☆ Side Quest: 7-Eleven

Objective: Have a snack

We were about an hour from having the best tacos in China, so Peter talked me out of the 7-Eleven hot dog, though he did take a photo of it. That’s for you, dad! (Coincidentally, we later read a small write up of 7-Eleven in Chengdoo. About the hot dog, they said: “It’s depressing to look at. … All I taste is ketchup and soggy bread.”)

Instead we got some juice and a Snickers. We sat at the counter to eat our snack, because 7-Eleven has a dine-in option here. A nearby school let out while we were there, and the place flooded with junior students on break. You may already suspect this, but I can tell you for sure: being a 12-year-old boy involves a lot of punching and shouting, wherever you are.

☆ Side Quest: The Lazy Pug

Objective: Mexican food!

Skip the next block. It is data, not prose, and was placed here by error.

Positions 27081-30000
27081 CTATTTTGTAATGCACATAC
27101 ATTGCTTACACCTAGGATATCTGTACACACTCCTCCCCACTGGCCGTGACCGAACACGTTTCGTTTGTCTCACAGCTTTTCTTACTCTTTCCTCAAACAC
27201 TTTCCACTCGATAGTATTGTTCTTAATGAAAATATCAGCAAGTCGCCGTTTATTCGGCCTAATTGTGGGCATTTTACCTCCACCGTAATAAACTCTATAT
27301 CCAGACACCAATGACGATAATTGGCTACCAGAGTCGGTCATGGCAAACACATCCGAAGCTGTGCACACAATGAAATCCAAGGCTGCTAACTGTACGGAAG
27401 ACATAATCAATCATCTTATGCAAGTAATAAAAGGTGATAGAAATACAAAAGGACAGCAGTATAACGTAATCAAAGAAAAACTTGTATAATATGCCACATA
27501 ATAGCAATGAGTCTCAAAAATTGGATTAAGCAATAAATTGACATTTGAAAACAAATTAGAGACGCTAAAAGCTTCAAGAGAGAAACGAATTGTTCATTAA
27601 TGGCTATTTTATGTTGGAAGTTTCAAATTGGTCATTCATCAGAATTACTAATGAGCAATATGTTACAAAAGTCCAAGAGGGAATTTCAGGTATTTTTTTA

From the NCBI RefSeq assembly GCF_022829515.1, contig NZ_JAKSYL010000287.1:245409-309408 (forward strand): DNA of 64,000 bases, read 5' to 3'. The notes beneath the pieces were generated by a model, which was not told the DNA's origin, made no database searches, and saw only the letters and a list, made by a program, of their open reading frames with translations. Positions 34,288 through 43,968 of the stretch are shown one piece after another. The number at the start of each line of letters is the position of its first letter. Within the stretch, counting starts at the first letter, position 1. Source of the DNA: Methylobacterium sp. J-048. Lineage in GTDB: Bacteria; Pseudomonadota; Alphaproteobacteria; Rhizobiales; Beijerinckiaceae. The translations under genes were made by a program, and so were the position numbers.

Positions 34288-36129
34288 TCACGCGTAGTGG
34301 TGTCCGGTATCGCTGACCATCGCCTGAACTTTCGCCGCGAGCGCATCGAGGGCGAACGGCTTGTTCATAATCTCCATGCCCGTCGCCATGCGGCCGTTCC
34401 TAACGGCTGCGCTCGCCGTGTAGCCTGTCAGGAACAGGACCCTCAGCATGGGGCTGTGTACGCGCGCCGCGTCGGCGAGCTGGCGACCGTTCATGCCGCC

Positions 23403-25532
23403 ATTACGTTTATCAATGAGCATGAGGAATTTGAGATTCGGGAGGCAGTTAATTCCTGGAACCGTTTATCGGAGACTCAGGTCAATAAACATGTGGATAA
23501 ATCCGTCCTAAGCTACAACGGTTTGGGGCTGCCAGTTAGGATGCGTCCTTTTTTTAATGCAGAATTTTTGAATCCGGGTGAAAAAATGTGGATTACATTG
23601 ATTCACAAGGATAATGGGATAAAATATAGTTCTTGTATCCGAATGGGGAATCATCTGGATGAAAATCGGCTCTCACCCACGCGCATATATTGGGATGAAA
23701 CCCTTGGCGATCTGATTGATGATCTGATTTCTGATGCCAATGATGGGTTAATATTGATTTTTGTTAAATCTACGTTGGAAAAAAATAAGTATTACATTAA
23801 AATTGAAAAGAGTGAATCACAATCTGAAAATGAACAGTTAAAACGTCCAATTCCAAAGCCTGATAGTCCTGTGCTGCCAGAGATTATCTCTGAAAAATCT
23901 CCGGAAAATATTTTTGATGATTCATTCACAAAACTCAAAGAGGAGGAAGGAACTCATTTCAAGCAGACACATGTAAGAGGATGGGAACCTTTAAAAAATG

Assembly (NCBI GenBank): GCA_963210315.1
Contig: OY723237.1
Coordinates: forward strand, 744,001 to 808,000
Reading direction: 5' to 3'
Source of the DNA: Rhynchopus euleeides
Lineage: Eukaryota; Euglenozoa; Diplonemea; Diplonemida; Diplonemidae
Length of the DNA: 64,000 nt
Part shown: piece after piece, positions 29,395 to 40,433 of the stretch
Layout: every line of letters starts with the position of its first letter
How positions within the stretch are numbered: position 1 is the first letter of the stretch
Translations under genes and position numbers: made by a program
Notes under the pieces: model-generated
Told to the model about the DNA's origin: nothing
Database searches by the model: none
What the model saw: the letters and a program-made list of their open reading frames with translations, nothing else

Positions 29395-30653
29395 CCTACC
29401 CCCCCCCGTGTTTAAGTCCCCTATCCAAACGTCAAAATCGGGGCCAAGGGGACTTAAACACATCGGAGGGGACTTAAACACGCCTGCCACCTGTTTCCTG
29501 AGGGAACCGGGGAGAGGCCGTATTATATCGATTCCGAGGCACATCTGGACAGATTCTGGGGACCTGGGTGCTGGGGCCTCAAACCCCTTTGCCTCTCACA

Part of the reason that we planned our return trip to Chengdu the way we did was so that we’d be able to hit up Taco Night at the Pug. We’ve been salivating for these tacos since the last time we were there in January.

And they did not disappoint. What’s more, our delirious memories of cheese and tortillas had overshadowed what was a superb drinks menu, so we were pleasantly surprised all over again. They had bitters! And ice cubes! And mint! And ginger ale! And … wait for it … GREEN OLIVES! They were big and meaty and stuffed with peppers.

Giddy with delight over the meal we had just had (OK, and the drinks may have played a role in this too), I went to pay the bill while Peter went to the washroom. I struck up a conversation with the bartender/half-owner: